Introduction to presenters:
Erickson Smith is the current Schoodic Institute Bat Data Specialist. Previously he was an Acadia NP Biological Technician. Erickson is a graduate of College of the Atlantic; he has worked on numerous wildlife and natural resource projects for the park and during his time at college. He has conducted numerous bat exit and acoustic surveys as well as been involved in netting and finding marked bats. His experiences also include working with beavers, monarchs, and various species of birds. He likes/plays music, is a world traveler, and has hiked the Pacific Crest Trail.
Lara Wilbur is a Schoodic Institute Bat Compliance Specialist. She also was previously an Acadia NP Biological Technician. She is a graduate of UMaine, and has worked on numerous wildlife and natural resource projects of the park and during her time at UMaine as an intern and research assistant. She has conducted numerous bat exit and acoustic surveys as well as being a key member of the bat live-trapping and relocation of marked bats. In addition to being the primary contact for Schoodic and Acadia regarding compliance requirements for federal and state listed bats, she also has worked on tick, bumble bee, monarch, and loons. She lives with her husband in Ellsworth, likes birding, and cares for many animals.
Notes Taken During this Program:
There are two types of bats: the Migratory Tree Bat (silver haired, hoary, red bats) and Hibernating Bats (little brown, northern long-eared, eastern small footed, tri-colored, big brown.) They like to nest in crevices and caves and come out in April.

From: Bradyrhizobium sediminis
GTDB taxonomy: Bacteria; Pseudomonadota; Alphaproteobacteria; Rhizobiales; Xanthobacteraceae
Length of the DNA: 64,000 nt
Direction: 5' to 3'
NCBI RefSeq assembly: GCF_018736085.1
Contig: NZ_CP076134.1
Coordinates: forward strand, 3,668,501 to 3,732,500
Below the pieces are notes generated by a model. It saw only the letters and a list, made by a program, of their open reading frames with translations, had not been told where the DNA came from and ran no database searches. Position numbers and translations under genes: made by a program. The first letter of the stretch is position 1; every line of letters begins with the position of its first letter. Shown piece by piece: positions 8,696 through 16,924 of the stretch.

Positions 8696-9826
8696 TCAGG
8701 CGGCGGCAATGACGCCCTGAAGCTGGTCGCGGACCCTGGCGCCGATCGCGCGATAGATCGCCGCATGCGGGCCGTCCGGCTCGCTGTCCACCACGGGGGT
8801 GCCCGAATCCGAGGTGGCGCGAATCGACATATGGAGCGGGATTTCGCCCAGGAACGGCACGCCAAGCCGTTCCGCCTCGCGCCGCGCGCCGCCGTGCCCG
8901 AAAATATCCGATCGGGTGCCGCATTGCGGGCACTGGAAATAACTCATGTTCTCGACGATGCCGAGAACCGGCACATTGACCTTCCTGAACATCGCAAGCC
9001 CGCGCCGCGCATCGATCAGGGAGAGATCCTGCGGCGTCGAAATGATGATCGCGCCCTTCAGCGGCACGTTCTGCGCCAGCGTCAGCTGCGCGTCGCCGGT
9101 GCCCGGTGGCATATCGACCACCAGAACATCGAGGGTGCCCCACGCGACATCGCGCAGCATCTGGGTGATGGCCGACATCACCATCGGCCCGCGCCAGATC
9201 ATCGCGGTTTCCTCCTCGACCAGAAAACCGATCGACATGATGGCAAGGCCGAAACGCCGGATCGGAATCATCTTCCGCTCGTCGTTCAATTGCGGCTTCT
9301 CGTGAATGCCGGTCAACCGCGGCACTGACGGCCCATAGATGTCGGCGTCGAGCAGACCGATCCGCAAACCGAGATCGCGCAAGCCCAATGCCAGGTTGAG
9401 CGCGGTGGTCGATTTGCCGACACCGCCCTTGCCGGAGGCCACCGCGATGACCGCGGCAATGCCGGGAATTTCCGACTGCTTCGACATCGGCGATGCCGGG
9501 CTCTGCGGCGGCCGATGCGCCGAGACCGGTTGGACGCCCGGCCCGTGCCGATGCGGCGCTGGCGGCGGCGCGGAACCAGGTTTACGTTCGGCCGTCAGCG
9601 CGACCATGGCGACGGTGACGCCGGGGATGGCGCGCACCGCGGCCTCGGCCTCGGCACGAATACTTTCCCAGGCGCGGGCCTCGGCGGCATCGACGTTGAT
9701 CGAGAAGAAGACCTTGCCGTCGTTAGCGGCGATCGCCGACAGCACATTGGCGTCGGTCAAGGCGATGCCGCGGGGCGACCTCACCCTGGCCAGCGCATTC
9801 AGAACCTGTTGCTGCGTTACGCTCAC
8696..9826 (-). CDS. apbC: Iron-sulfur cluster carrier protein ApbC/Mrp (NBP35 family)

Bats are challenging to study because they are so small, are nocturnal, their habitats are unsure, their numbers are unknown and few studies have already been done on them. They have a slow population growth (birth only one pup a year) and their migration strategies and locations are largely unknown. Their population has been decimated by an invasive fungus which grows on their skin in winter, itches and wakes them up during hibernation and they are unable to find food, starving to death. Recent studies have shown that UV treatment will kill the fungus.
Several kinds of bats are threatened under the Endangered Species Act. The Northern Long-eared is on the national list and the little brown and eastern small footed are on Maine’s list. 65- 100% of the bat population in some areas has been wiped out and we have lost 95% of the Northern Long -eareds.
To tag a bat, mist netting is used. Telemetry in the form of a radio transmitter is place on the bat’s back for about 2 weeks before it falls off. For acoustics to record echo location, receivers and microphones are place in the park to hear them from sunset to sunrise. This tells researchers what species are using what parts of the park and when.
Maine’s bats are insectiverous. They dine on beetles, stink bugs, moths, leafhoppers, midges, flies, mosquitos, ants, crickets, spiders and more.
How can we help?
- Plant night scented flowers, create a wet area or pond, create linear features like hedgerows and tree lines, put up bat houses (high up – bats need the height to take off, reduce or remove artificial lighting (which makes them more visible to predators like owls), and keep cats indoors at night.
- Bat friendly flowers are bee balm, night phlox, swamp rose mallow, yarrow, mountain ash, St John’s wart, forget-me-nots, and small sundrops. Night scented flowers include white trillium, common witherod, summersweet, rue anemone, red baneberry/Doll’s Eyes.
- Bat Houses – the darker colored the better; can be free standing or affixed. There are a variety of designs. Clean their homes when you can. It helps keep down the fungus.
Ann Rivers of Town Hill is a bat expert on MDI and a good resource.